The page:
Donors don’t give to institutions. They invest in ideas and people in whom they believe. When establishing your fundraising goals, you must first consider how to gain donors’ trust and demonstrate the value of your mission.
It is important to be able to show the immediate as well as long-term impact of donors’ contributions. Whether it is buying meals for the elderly, providing school supplies for children, funding scholarships, or helping underprivileged families find affordable housing, donors need to be able to see exactly where their money is going.
So how do you develop a successful fundraising campaign? Always be open and honest with stakeholders and donors. Tell them what the strengths of your organization are and what you do best. At the same time, do not be afraid to mention your organization’s needs. At the end of the day, if you didn’t have any areas for improvement, you wouldn’t need more money, right? So, find a way to present a positive, but also realistic image of your organization. Highlight your best assets as an organization, but also mention a few areas that you would like to address and improve if you had the resources to do so.
Communication scholars always reinforce the importance of ethos (credibility), pathos (emotions), and logos (logical arguments) – the three means of persuasion developed by the Greek philosopher Aristotle. Those three concepts also could be applied to fundraising.
Ethos, or ethical appeal, refers to the trustworthiness of a person or an organization. It is related to the person’s or organization’s reputation–their expertise in the field, previous record or integrity, and so forth. In the world of fundraising, ethos translates into establishing the credibility of your nonprofit and the value of your cause. Ethos is achieved through branding, or shaping the public’s perception of your nonprofit. It is the sum total of your organization’s capabilities and personality; the essence of what you do for your community, and what differentiates you from other organizations.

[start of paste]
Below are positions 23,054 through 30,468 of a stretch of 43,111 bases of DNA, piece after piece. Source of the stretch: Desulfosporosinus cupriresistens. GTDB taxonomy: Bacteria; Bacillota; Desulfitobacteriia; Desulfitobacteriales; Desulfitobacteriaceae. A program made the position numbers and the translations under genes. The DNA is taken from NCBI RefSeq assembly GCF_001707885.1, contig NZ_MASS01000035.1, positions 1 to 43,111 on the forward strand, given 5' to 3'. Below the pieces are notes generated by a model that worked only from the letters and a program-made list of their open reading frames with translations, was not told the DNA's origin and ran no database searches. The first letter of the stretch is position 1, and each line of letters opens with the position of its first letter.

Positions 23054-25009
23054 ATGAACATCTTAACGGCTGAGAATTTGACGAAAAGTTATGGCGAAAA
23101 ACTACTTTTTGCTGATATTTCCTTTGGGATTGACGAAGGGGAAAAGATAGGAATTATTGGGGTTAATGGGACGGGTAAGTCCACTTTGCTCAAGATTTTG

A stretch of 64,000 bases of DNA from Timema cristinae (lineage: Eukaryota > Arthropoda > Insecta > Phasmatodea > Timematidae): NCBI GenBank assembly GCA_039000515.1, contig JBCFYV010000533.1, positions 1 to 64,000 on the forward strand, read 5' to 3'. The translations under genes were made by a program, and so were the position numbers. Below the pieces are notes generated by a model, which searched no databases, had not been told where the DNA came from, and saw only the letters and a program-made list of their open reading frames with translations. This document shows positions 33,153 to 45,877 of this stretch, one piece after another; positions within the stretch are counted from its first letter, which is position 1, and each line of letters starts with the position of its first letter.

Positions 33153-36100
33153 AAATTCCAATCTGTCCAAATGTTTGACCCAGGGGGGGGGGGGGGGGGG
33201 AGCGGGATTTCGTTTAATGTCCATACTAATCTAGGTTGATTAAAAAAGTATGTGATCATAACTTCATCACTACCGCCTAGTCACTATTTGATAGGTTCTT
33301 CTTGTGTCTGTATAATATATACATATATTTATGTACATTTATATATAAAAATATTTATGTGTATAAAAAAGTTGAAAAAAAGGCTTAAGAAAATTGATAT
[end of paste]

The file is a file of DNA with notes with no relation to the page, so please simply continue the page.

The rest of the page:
Pathos means persuading by appealing to people’s emotions. Often times, it is achieved by telling a story, which can make it easier for people and potential donors to relate to your organization. Share a fundraising success story that shows the impact of donors’ money. If you are raising money for scholarships, tell the journey of a child who was born in an underprivileged family and whose life was transformed by a scholarship. If your nonprofit is helping the elderly, tell donors about the essential role you play in the life of a 96-year-old man who has no family and who can’t leave the house to go buy groceries.
Logos means persuading by the use of logical arguments and statistics. This is where you can show statistics about how pervasive the problems your nonprofit is addressing are and what impact you have been able to make so far.
Depending on your goals and resources, you may choose to use all three means of persuasion or only one or two of them. You need to consider your audiences and which types of argument would best suit them. For example, if you are the Board Chair of a college soliciting donations from alumni for the annual fund or the Executive Director of a cancer society raising money for research from cancer survivors, you will probably benefit from using pathos (emotional appeal) the most, as you will be addressing people who have been directly affected by your cause or mission. In contrast, a person who is not as tied to the cause would need more background information using ethos and logos appeals supported by statistics and numbers to demonstrate legitimacy and need for action.
Every fundraising campaign is an act of persuasion. Your job is to choose the most powerful means of persuasion depending on your goals and resources. Aristotle’s ethos, pathos, and logos are tools that if used effectively and with the right audiences can help you tell your organization’s story and achieve your fundraising goals. Aristotle might not have been the Vice President for Advancement for the Acropolis of Athens, but he sure knew a few things about persuasion and fundraising.